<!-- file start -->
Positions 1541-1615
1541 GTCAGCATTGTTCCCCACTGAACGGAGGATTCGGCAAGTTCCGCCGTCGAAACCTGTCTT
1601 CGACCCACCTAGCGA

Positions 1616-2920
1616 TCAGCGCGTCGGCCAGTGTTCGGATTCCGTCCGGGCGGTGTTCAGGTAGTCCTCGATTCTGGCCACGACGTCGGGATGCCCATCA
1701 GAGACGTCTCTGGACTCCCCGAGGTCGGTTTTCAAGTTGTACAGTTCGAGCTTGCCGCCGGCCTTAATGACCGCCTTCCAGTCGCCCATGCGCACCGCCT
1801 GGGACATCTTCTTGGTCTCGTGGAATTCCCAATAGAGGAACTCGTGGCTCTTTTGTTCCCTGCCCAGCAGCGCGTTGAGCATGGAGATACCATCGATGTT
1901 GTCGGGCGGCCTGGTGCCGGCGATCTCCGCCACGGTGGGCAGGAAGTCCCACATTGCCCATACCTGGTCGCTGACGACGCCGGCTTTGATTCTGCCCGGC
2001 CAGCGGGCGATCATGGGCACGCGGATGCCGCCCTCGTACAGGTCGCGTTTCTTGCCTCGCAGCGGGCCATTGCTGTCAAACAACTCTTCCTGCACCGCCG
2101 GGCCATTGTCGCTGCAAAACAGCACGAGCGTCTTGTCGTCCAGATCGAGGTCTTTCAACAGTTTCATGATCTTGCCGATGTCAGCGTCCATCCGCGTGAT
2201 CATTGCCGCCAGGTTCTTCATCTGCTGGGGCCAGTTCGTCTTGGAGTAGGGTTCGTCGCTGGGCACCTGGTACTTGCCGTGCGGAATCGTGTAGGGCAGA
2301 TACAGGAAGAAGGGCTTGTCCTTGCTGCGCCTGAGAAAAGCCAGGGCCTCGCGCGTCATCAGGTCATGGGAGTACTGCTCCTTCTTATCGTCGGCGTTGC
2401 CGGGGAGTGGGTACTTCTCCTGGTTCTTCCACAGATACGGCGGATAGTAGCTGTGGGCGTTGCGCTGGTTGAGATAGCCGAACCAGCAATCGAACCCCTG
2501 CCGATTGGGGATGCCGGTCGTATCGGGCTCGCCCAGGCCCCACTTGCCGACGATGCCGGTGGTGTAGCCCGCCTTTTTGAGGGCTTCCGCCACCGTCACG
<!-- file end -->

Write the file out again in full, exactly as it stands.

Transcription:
Positions 1541-1615
1541 GTCAGCATTGTTCCCCACTGAACGGAGGATTCGGCAAGTTCCGCCGTCGAAACCTGTCTT
1601 CGACCCACCTAGCGA

Positions 1616-2920
1616 TCAGCGCGTCGGCCAGTGTTCGGATTCCGTCCGGGCGGTGTTCAGGTAGTCCTCGATTCTGGCCACGACGTCGGGATGCCCATCA
1701 GAGACGTCTCTGGACTCCCCGAGGTCGGTTTTCAAGTTGTACAGTTCGAGCTTGCCGCCGGCCTTAATGACCGCCTTCCAGTCGCCCATGCGCACCGCCT
1801 GGGACATCTTCTTGGTCTCGTGGAATTCCCAATAGAGGAACTCGTGGCTCTTTTGTTCCCTGCCCAGCAGCGCGTTGAGCATGGAGATACCATCGATGTT
1901 GTCGGGCGGCCTGGTGCCGGCGATCTCCGCCACGGTGGGCAGGAAGTCCCACATTGCCCATACCTGGTCGCTGACGACGCCGGCTTTGATTCTGCCCGGC
2001 CAGCGGGCGATCATGGGCACGCGGATGCCGCCCTCGTACAGGTCGCGTTTCTTGCCTCGCAGCGGGCCATTGCTGTCAAACAACTCTTCCTGCACCGCCG
2101 GGCCATTGTCGCTGCAAAACAGCACGAGCGTCTTGTCGTCCAGATCGAGGTCTTTCAACAGTTTCATGATCTTGCCGATGTCAGCGTCCATCCGCGTGAT
2201 CATTGCCGCCAGGTTCTTCATCTGCTGGGGCCAGTTCGTCTTGGAGTAGGGTTCGTCGCTGGGCACCTGGTACTTGCCGTGCGGAATCGTGTAGGGCAGA
2301 TACAGGAAGAAGGGCTTGTCCTTGCTGCGCCTGAGAAAAGCCAGGGCCTCGCGCGTCATCAGGTCATGGGAGTACTGCTCCTTCTTATCGTCGGCGTTGC
2401 CGGGGAGTGGGTACTTCTCCTGGTTCTTCCACAGATACGGCGGATAGTAGCTGTGGGCGTTGCGCTGGTTGAGATAGCCGAACCAGCAATCGAACCCCTG
2501 CCGATTGGGGATGCCGGTCGTATCGGGCTCGCCCAGGCCCCACTTGCCGACGATGCCGGTGGTGTAGCCCGCCTTTTTGAGGGCTTCCGCCACCGTCACG